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Augustus, Chapter 47: On provinces.
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The more important provinces, which could not with ease or safety be entrusted to the government of annual magistrates, he [Note 1] reserved for his own administration: the rest he distributed by lot amongst the proconsuls; but sometimes he made exchanges, and frequently visited most of both kinds in person. Some cities in alliance with Rome, but which by their great licentiousness were hastening to ruin, he deprived of their independence. Others, which were much in debt, he relieved, and rebuilt such as had been destroyed by earthquakes. To those that could produce any instance of their having deserved well of the Roman people, he presented the freedom of Latium, or even that of the City. There is not, I believe, a province, except Africa and Sardinia, which he did not visit. After forcing Sextus Pompeius to take refuge in those provinces, he was indeed preparing to cross over from Sicily to them, but was prevented by continual and violent storms, and afterwards there was no occasion or call for such a voyage. |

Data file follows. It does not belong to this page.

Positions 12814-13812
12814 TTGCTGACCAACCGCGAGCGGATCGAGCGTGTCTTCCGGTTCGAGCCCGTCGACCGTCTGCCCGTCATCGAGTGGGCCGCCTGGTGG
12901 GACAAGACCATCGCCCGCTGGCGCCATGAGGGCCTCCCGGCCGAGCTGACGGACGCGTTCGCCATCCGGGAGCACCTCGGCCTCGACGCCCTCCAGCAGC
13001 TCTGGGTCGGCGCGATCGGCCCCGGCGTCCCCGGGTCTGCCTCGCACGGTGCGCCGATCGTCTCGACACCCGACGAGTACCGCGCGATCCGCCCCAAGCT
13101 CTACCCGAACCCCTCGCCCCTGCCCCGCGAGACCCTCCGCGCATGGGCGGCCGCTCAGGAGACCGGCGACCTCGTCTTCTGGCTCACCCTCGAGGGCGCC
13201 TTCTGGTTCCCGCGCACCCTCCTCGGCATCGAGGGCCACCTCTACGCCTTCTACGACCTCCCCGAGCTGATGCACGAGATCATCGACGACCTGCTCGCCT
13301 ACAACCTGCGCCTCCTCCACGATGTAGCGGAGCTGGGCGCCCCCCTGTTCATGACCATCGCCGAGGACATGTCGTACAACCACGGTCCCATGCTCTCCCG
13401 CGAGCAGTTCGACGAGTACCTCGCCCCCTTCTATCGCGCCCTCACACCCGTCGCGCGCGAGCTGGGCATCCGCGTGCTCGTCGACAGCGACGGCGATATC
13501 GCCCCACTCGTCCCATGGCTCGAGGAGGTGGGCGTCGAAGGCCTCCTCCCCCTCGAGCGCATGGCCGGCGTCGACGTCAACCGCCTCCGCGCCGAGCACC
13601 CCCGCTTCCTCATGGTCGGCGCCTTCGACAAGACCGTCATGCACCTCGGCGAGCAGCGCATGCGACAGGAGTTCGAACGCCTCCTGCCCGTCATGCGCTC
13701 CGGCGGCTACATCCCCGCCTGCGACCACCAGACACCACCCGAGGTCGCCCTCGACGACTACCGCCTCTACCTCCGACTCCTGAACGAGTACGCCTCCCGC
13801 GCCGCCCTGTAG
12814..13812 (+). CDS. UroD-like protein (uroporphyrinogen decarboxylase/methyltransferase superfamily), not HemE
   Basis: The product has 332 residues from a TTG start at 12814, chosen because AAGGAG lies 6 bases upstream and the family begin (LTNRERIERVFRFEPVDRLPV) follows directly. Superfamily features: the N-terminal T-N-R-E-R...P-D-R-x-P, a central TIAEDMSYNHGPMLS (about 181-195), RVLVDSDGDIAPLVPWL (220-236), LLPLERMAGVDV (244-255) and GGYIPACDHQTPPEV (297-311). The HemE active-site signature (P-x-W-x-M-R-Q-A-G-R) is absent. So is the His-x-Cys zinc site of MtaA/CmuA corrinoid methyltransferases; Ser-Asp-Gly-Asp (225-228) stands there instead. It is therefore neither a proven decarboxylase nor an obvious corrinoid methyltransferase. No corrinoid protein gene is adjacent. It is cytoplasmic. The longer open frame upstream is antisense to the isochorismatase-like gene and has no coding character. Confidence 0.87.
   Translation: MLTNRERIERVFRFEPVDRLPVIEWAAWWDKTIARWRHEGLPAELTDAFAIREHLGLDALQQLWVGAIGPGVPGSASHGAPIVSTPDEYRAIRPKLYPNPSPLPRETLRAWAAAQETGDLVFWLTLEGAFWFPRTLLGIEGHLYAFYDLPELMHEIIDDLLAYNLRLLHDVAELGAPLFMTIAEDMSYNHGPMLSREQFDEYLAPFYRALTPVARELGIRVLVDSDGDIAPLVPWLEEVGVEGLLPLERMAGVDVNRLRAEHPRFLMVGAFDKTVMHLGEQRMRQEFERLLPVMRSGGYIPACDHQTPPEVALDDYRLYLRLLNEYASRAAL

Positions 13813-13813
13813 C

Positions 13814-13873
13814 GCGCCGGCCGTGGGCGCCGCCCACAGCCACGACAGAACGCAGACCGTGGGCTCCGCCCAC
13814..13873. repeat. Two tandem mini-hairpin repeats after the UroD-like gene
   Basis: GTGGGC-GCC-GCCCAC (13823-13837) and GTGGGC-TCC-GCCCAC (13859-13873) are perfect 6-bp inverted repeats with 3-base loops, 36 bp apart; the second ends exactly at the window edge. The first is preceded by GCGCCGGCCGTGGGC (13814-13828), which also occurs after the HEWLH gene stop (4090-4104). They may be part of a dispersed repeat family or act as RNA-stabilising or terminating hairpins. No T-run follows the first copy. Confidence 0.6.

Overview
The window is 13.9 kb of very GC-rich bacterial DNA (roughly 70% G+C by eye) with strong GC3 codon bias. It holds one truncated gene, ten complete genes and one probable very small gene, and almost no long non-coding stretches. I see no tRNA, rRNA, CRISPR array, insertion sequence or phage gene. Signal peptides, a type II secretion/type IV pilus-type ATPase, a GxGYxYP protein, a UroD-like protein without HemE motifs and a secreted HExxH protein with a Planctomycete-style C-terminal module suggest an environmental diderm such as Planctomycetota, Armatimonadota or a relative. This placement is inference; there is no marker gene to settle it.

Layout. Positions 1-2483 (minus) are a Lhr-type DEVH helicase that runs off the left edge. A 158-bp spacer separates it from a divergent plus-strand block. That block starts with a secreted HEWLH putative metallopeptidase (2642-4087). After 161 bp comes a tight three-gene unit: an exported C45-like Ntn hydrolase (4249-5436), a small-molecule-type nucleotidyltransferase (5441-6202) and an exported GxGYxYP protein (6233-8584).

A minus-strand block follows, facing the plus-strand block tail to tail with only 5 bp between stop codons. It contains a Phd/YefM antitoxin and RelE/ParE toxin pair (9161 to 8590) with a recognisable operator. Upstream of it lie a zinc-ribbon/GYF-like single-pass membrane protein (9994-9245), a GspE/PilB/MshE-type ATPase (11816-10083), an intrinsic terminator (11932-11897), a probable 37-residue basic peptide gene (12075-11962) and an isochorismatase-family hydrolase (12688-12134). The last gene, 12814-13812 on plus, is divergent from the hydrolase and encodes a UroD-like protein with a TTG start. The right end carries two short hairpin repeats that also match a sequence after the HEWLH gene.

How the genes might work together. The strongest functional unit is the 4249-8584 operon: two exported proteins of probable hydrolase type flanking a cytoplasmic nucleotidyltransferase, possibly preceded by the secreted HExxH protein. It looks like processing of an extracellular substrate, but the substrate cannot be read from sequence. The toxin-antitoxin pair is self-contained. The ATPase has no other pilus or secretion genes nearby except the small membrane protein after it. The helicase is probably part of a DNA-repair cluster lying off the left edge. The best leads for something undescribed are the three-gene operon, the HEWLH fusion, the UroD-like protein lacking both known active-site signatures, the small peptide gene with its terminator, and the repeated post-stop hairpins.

Note 1: he = Augustus